Do state legislators who earn $36,311 a year for their part-time position deserve a pay increase to more than $42,000 for their part-time position? How about the governor at $150,995, or Attorney General Rob McKenna at $137,268? Should each get a salary boost of $10,000?
The Washington Citizens' Commission on Salaries for Elected Officials has recommended significant pay increases for statewide elected officials and members of the judiciary.
Now is the time for members of the public to weigh in on salaries.
The salary commission is scheduled to adopt a final pay plan May 15 at a 9 a.m. meeting at the Radisson Gateway Hotel in Sea-Tac. Whether you agree or disagree with the recommendation, members of the public are encouraged to voice their opinions by contacting the commission directly.
Public testimony can be persuasive. In 2002, public outrage over salary increases proposed in Thurston County torpedoed a plan to give county commissioners an immediate 20 percent pay increase. The pay adjustment was dropped to a 14 percent spread across two years. Similar reductions were made to the salaries for other courthouse officials.
At the state level, the 16-member salary commission was faced with strong public sentiment four years ago when reviewing the pay of elected officials. State employees had gone without a pay raise for two years, and there was strong opinion that pay for elected officials should be frozen, too. The commission compromised, awarding no increase in 2003 and a 2 percent pay raise in 2004.
So the public can have an impact.
Last week, a parade of elected officials appeared before the salary commission here in Olympia. It's the one and only meeting scheduled for the capital city this year. Commissioners will take public testimony in Everett (Feb. 22), Port Angeles (March 22) and Spokane (April 19) before adopting a 2007-09 salary schedule at the Sea-Tac meeting in mid-May.
Making the pitch
At the Olympia hearing, Senate Majority Leader Lisa Brown, D-Spokane, made the pitch for more money for lawmakers.
"Although people clearly don't enter public service because of the salary, I do believe we are having a problem retaining some of our members, especially younger people with families, because of financial considerations," Brown said. "I believe it limits the pool of people we are able to recruit, particularly in Eastern Washington. ? The legislative session requires you to move to Olympia."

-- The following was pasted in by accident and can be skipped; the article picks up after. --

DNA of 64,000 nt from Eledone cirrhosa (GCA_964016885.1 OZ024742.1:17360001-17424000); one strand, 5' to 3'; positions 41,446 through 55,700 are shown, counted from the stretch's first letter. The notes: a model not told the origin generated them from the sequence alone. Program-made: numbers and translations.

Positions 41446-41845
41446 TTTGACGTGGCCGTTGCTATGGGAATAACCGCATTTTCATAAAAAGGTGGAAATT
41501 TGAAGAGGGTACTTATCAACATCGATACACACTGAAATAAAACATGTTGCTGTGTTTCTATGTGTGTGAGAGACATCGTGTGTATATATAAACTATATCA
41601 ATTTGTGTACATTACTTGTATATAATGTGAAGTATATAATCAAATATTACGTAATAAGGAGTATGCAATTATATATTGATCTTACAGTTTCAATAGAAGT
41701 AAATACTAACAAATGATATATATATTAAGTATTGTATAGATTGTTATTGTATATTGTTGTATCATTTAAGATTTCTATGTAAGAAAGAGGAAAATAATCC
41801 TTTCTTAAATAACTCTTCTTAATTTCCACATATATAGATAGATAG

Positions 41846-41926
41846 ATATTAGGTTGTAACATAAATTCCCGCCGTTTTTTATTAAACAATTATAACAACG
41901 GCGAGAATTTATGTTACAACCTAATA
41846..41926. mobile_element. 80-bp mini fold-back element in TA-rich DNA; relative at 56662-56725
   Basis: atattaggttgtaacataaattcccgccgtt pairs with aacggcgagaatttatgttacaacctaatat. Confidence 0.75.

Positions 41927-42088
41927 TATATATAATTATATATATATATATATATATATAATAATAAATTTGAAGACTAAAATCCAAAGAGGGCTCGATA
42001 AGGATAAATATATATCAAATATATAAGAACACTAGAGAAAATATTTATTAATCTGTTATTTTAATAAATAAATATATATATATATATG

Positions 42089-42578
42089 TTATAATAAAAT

Now it's time to test that theory among the populace. Surely as the 16 commissioners take their recommendations on the road during the next few months, members of the public will remind them that the office of state legislator is still considered a part-time job and that legislators, by law, are required to meet only 105 days one year, 90 days the next.
Terry Bergeson, superintendent of public instruction, came to the salary commission with her hand outstretched seeking more money, too. In her half-hour testimony, she said guiding the state's education bureaucracy is a taxing job and that her $107,978 salary should at least be elevated to match the current salary of Attorney General McKenna.
It will be interesting to see how many members of the general public agree with Bergeson and if anyone reminds her that she knew what the salary was when she ran for office.
Let's face it, setting salaries for elected officials is never an easy proposition. There simply is no system that enjoys broad public support. When legislators set their own salary, they were pummeled. That led to the creation of the independent salary commission with nine congressional district citizen members (selected at large through the list of registered voters) and seven human resource professionals appointed by legislative leaders.
It's as good and fair as any system out there. But its success depends on strong citizen involvement.
If you believe elected officials deserve every penny they earn, let the commission know your opinion. If you believe elected officials are already overpaid, voice that opinion.
No matter what your view, don't let this opportunity to be heard pass by without comment. Salary commission
n Voice your opinion: The address is Washington Citizens' Commission on Salaries for Elected Officials,
P.O. Box 43120, Olympia, WA 98504-3120.
n E-mail: firstname.lastname@example.org.
n Telephone: The toll-free number is 866-809-8116.
n Fax: 360-586-7544
n Web site: www.salaries.wa.gov
n Next public meeting: 6-9 p.m. Feb. 22 at the Holiday Inn in Everett.